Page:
The Missouri Farm Bureau also strongly opposes House Bill 170, and sent individual letters to every member of the House before Monday night’s 126-26 vote.

Missouri’s budget for the next fiscal year has cleared its second major hurdle, but the next one won’t be quite so easy.

 

The House passed all 13 budget bills Thursday, so the full budget for the 2018 fiscal year, which begins July 1, is now in the hands of the Senate. GOP leaders sharply disagree with the lower chamber’s move to fully fund the state’s K-12 school funding formula — putting an extra $45 million toward schools compared to the $3 million increase Gov. Eric Greitens had asked for.

Gov. Eric Greitens took a road trip Monday in celebration of making Missouri the nation's 28th right-to-work state.

The Republican signed Senate Bill 19, which bars unions and employers from requiring workers to pay dues, at three ceremonies. The first one was in Springfield at an abandoned warehouse before a small crowd of supporters.

Updated Jan. 31, 9:34 p.m. - The state of Missouri has carried out its first execution since May of 2016.

According to a statement from the Department of Corrections, Mark Christeson's lethal injection began at 6:57 p.m., and he was pronounced dead at 7:05 p.m.

A cold arctic blast greeted lawmakers, lobbyists and reporters who filtered into the state Capitol Wednesday for the start of Missouri's 2017 legislative session.

But it didn't take long for things to heat up, at least on the House side of the building.

Republicans lawmakers reacted to the 2015 protests on the Mizzou campus by creating a commission to review the entire university system’s operations and recommend changes. And if the UM System failed to implement those changes, lawmakers would respond by slashing the system’s budget.

Those recommendations were released today.

Patrick McKenna has begun his second year as director of the Missouri Department of Transportation, and he’s hoping for more understanding and results from Missouri lawmakers and Gov.-elect Eric Greitens.

Many of last year’s proposals to find more money for transportation went nowhere, including a bill to raise the state’s fuel tax and a ballot measure to raise cigarette taxes.  St. Louis Public Radio’s Marshall Griffin sat down with McKenna to talk about why Missouri leaders and citizens can’t seem to agree on how to fund transportation.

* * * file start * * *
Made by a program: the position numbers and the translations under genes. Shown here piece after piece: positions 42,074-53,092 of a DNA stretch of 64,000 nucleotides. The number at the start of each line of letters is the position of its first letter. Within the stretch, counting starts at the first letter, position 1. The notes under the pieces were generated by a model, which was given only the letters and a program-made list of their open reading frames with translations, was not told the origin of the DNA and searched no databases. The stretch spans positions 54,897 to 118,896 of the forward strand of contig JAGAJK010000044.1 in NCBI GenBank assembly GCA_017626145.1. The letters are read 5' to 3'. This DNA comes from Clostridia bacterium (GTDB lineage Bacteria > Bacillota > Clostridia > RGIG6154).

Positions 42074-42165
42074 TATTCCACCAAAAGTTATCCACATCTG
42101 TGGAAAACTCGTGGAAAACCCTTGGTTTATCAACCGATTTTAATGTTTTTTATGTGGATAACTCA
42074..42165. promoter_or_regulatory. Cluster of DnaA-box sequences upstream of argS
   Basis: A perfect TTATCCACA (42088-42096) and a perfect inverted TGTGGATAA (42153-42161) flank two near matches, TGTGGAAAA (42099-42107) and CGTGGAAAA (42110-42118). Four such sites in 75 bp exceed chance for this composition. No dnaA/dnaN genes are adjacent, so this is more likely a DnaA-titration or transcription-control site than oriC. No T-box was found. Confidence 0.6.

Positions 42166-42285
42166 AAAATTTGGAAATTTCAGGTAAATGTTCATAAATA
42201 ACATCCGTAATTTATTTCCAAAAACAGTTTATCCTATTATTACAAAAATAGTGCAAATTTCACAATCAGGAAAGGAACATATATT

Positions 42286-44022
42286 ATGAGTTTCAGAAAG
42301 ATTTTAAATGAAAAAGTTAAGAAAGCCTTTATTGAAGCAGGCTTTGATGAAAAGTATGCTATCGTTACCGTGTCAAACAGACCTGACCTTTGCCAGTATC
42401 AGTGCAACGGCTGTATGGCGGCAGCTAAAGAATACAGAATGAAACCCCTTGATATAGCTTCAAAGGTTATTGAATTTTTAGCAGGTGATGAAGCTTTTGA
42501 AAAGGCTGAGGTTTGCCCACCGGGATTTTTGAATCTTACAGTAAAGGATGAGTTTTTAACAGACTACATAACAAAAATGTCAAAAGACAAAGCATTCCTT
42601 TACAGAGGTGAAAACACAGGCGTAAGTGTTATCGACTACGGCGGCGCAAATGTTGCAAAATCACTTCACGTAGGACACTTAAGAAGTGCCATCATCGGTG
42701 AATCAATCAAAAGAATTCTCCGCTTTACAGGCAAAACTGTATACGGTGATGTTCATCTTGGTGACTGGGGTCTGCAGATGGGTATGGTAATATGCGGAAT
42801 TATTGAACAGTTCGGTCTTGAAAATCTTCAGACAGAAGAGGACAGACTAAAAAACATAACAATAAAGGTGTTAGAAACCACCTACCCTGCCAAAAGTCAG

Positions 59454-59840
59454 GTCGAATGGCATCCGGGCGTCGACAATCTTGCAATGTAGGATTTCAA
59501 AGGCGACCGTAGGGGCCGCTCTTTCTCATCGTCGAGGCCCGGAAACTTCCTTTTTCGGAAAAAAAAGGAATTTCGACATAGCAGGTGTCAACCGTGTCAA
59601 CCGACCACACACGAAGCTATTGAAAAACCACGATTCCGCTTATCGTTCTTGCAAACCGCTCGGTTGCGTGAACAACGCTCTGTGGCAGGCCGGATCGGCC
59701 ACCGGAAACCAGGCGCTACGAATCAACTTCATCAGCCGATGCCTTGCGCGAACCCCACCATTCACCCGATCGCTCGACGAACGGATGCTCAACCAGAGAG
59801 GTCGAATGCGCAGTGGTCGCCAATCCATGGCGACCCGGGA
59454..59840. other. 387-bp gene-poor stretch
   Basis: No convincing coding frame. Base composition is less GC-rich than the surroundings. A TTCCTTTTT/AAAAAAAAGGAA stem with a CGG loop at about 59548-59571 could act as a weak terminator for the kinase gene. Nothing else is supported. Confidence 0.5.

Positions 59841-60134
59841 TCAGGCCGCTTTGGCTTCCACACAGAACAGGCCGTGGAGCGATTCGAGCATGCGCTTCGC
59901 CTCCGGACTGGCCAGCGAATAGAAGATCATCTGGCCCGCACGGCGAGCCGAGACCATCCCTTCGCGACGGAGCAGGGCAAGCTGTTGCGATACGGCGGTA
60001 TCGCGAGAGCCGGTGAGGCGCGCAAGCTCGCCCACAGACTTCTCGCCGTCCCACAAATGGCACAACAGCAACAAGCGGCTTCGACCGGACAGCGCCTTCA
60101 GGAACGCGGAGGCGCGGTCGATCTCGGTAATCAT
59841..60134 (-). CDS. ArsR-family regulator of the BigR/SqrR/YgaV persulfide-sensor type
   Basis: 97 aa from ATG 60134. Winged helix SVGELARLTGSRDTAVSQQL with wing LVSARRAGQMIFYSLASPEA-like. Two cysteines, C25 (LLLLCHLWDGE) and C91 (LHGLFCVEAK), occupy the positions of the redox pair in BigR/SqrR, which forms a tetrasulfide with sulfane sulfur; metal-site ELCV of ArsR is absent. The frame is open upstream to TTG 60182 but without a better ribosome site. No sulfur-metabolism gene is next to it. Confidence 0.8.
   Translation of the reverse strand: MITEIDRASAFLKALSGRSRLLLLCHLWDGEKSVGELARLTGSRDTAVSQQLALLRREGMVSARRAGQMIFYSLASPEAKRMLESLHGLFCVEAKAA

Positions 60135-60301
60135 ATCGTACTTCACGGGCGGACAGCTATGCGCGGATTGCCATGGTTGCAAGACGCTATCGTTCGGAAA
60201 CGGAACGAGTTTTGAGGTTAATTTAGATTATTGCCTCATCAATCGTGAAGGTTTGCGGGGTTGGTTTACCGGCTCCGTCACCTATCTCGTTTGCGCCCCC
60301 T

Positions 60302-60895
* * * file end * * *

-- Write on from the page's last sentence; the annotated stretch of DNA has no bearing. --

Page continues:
Patrick McKenna has begun his second year as director of the Missouri Department of Transportation, and he’s hoping for more understanding and results from Missouri lawmakers and Gov.-elect Eric Greitens.

Many of last year’s proposals to find more money for transportation went nowhere, including a bill to raise the state’s fuel tax and a ballot measure to raise cigarette taxes.  St. Louis Public Radio’s Marshall Griffin sat down with McKenna to talk about why Missouri leaders and citizens can’t seem to agree on how to fund transportation.

Republican lawmakers in Missouri are continuing their push for expanded gun rights by targeting businesses that operate as gun-free zones.

Legislation pre-filed in the Missouri House would allow people authorized to carry firearms to sue businesses that ban firearms on their properties if they're wounded in a robbery or assault while at that business. It's sponsored by Rep.-elect Nick Schroer, R-O'Fallon.

Jason Rosenbaum / St. Louis Public Radio/File Photos

Missouri will have a new secretary of state in January, because incumbent Democrat Jason Kander is running for the U.S. Senate. Barring a third-party upset, his successor will be a Republican with a last name very familiar to Missourians, or a Democrat known mainly to St. Louis-area TV viewers. 

For the first time in 12 years, someone besides Peter Kinder will be lieutenant governor of Missouri.

Kinder jumped into the governor's race and lost in a crowded Republican primary, coming in third in a contest won by Eric Greitens. The major party candidates on the Nov. 8 ballot are Democrat Russ Carnahan and Republican Mike Parson.

The first of six ballot measures before Missouri voters this November has not generated any controversy – so far. Constitutional Amendment 1 would renew the state's parks and soils tax for another 10 years. 

Missouri's current state budget is taking another hit.

Gov. Jay Nixon announced Thursday that he's withholding $57.2 million from several state agencies and programs after lawmakers on Wednesday overrode vetoes he made on two tax breaks.

It's a split decision in the trial of the so-called "Medicaid 23," a group of religious leaders who staged a protest in the Missouri Senate more than two years ago over lawmakers' refusal to expand Medicaid.

Twenty-two members of the group were found guilty of trespassing for not leaving the Senate gallery when ordered to do so by Capitol police. But they were found not guilty of obstructing the operations of the Senate. The case of one other member will be decided later.

Echo Bluff State Park is officially open.

Gov. Jay Nixon cut the ribbon Saturday on Missouri's newest park, which is being promoted as a hub from which visitors can explore the state's Ozark region.

Updated July 26 with new lawsuit filings – Opponents of a ballot initiative to raise Missouri's cigarette tax have filed two new lawsuits designed to stop it from appearing on the November ballot.

The first new suit was filed Friday by Joplin convenience store owner Patty Arrowood.  She contends that the ballot initiative would appropriate state funding, which only the legislature can do, and also allow religious groups to receive state revenues.

Missouri's new state budget is $115 million lighter, after Gov. Jay Nixon announced temporary cuts to 131 programs and state agencies.

He told reporters Wednesday it was necessary because state revenues are not growing as fast as projected.